Environmental Factor, March 2011, National Institute of Environmental Health Sciences
DISCOVER grantees consider the value of center funding
By Matt Goad
Gwen Collman, Ph.D., director of the NIEHS Division of Extramural Research and Training, opened the meeting last month with a charge to attendees. "What we want to get out of today is your thoughts about how NIEHS can develop a better, more robust translational research program that better fits all the needs of the environmental health sciences community," Collman said. (Photo courtesy of Steve McCaw)
Leikauf, center, sparked a lively discussion at the DISCOVER meeting when he asked how center grants promote quality research and effective translation. (Photo courtesy of Steve McCaw)
Although the Columbia team left early to beat a snowstorm approaching New York and missed the afternoon's panel discussion, Perera and her group outlined their programs in basic and clinical research, treatment, and prevention during a morning presentation. (Photo courtesy of Steve McCaw)
Attending one of his first meetings since joining the top leadership of NIEHS, Deputy Director Rick Woychik, Ph.D., center right, said he knew collaborative research could be done with an R01 grant, but added, "I also know that there are limitations." Seated to his right is Kim McAllister, Ph.D., an NIEHS health science administrator and co-chair of the panel discussion. McAllister's colleague, Program Administrator David Balshaw, Ph.D., left, sits at the end of the row. (Photo courtesy of Steve McCaw)
Kleeberger discussed his research with a cohort of children in Argentina on the influence of gender and breastfeeding on susceptibility to severe acute lung disease among intensively monitored infants at high risk. (Photo courtesy of Steve McCaw)
The panel at the meeting included DISCOVER grantees, grantees from other types of center programs, and NIEHS scientists. Shown above, NIEHS Principal Investigator Fred Miller, M.D., Ph.D., above, brought his perspective as a clinical researcher to bear on the discussions. Miller heads the NIEHS Environmental Autoimmunity Group on the NIH campus in Bethesda, Md. (Photo courtesy of Steve McCaw)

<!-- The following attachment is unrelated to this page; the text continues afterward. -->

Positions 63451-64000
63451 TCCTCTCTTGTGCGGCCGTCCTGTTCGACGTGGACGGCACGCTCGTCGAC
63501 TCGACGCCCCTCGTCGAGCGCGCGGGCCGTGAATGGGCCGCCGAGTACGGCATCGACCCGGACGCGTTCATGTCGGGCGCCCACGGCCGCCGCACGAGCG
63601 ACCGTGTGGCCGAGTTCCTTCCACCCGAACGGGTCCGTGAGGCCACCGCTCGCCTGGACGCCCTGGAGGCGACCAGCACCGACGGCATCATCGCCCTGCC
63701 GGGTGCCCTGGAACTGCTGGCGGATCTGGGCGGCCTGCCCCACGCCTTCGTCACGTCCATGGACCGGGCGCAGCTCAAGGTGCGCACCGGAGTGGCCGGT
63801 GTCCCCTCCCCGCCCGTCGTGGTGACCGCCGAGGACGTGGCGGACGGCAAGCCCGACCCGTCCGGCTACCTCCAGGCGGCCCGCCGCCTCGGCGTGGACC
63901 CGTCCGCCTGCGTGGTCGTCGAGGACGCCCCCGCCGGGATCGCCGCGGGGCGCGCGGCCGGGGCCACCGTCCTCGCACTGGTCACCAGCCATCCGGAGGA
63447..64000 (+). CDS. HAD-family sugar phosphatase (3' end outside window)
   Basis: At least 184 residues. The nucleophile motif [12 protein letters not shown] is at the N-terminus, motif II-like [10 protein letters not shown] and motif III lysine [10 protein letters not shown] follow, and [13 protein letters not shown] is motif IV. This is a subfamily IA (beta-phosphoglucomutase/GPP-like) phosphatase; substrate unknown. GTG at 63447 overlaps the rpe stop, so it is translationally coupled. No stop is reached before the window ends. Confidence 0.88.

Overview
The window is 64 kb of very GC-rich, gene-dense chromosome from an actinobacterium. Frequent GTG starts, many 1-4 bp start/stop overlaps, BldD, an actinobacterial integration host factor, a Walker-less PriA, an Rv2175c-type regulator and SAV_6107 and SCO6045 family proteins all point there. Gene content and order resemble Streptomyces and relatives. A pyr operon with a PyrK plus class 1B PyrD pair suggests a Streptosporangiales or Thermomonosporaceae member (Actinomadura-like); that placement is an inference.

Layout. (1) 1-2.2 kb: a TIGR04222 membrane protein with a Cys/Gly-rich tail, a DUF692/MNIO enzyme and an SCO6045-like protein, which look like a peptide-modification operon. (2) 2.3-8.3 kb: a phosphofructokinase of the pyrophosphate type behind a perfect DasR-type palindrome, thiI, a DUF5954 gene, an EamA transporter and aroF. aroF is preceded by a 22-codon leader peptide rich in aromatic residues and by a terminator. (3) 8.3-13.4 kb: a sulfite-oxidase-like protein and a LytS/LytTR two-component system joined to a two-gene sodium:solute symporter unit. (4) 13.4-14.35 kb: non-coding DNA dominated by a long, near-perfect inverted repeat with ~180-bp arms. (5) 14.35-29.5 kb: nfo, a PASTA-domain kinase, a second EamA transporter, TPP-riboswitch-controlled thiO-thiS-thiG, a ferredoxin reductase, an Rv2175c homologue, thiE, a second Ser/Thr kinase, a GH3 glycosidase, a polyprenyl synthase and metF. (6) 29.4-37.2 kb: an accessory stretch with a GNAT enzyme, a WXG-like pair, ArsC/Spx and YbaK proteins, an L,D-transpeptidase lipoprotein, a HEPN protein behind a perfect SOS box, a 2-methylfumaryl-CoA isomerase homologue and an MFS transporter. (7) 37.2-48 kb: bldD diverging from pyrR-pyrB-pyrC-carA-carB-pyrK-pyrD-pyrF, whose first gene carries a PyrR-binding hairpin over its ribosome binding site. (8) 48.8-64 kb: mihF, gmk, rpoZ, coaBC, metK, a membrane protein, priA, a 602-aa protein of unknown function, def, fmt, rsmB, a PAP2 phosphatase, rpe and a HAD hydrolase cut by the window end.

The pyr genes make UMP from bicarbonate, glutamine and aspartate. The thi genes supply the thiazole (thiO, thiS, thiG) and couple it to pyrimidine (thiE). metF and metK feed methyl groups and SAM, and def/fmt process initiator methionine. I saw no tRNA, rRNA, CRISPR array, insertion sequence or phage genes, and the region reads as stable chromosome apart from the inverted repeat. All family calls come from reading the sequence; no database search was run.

NIEHS Disease Investigation Through Specialized Clinically-Oriented Ventures in Environmental Research (DISCOVER) program grantees shared successes and talked about translation of their research (see text box), when they got together for a meeting and series of presentations Feb. 1 in the NIEHS Rodbell Auditorium.
To open the meeting, representatives from the three DISCOVER centers presented summaries of the research they have conducted with their NIEHS grants.
A panel discussion with the grantees and NIEHS representatives followed. One of the most stimulating exchanges of their daylong meeting took place as they explored what makes the center grant design for integrating basic and clinical research with multi-faceted translation initiatives, so innovative and productive.
George Leikauf, Ph.D.(https://www.publichealth.pitt.edu/home/directory/george-d-leikauf) , an NIEHS grantee from the University of Pittsburgh Graduate School of Public Health, kicked off the discussion about funding mechanisms with a challenge to the grantees to articulate just why what they accomplished with the centers grants could not have been achieved as well with the typical individual researcher-initiated grant (R01).
"Maybe we're in the mid-stage of this," Leikauf admitted. "Maybe we're in the middle of the pregnancy, and we don't necessarily want to judge whether an Einstein's going to be born, but I think it's something that needs to be addressed."
Gary Miller, Ph.D., an NIEHS grantee from the Rollins School of Public Health at Emory University, took the Einstein reference a step further to emphasize the need to take an even longer term perspective on the topic. "Einstein was kind of a goof until he was about 20," Miller said. "We need to go way past birth to see the outcome from him."
A dynasty of researchers